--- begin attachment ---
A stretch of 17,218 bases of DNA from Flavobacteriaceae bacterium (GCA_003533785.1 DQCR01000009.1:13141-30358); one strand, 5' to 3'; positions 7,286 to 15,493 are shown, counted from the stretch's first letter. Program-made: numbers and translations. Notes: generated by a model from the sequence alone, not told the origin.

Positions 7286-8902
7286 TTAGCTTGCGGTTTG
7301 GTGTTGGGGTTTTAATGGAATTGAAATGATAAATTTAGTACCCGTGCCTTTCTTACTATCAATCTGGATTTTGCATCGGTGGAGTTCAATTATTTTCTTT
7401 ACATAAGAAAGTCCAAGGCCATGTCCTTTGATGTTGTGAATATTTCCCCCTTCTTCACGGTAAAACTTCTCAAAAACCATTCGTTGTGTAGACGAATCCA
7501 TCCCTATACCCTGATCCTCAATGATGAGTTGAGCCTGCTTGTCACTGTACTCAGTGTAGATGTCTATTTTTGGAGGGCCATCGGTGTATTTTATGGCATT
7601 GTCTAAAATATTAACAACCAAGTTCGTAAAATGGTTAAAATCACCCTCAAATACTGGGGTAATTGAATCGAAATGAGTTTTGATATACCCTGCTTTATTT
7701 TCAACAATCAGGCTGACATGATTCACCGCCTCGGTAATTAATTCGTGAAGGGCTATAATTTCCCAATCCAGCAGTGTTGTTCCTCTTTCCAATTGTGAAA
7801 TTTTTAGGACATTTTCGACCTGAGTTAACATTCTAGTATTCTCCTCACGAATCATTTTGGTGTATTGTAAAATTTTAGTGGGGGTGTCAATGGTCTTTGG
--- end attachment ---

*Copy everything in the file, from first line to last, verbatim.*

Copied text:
A stretch of 17,218 bases of DNA from Flavobacteriaceae bacterium (GCA_003533785.1 DQCR01000009.1:13141-30358); one strand, 5' to 3'; positions 7,286 to 15,493 are shown, counted from the stretch's first letter. Program-made: numbers and translations. Notes: generated by a model from the sequence alone, not told the origin.

Positions 7286-8902
7286 TTAGCTTGCGGTTTG
7301 GTGTTGGGGTTTTAATGGAATTGAAATGATAAATTTAGTACCCGTGCCTTTCTTACTATCAATCTGGATTTTGCATCGGTGGAGTTCAATTATTTTCTTT
7401 ACATAAGAAAGTCCAAGGCCATGTCCTTTGATGTTGTGAATATTTCCCCCTTCTTCACGGTAAAACTTCTCAAAAACCATTCGTTGTGTAGACGAATCCA
7501 TCCCTATACCCTGATCCTCAATGATGAGTTGAGCCTGCTTGTCACTGTACTCAGTGTAGATGTCTATTTTTGGAGGGCCATCGGTGTATTTTATGGCATT
7601 GTCTAAAATATTAACAACCAAGTTCGTAAAATGGTTAAAATCACCCTCAAATACTGGGGTAATTGAATCGAAATGAGTTTTGATATACCCTGCTTTATTT
7701 TCAACAATCAGGCTGACATGATTCACCGCCTCGGTAATTAATTCGTGAAGGGCTATAATTTCCCAATCCAGCAGTGTTGTTCCTCTTTCCAATTGTGAAA
7801 TTTTTAGGACATTTTCGACCTGAGTTAACATTCTAGTATTCTCCTCACGAATCATTTTGGTGTATTGTAAAATTTTAGTGGGGGTGTCAATGGTCTTTGG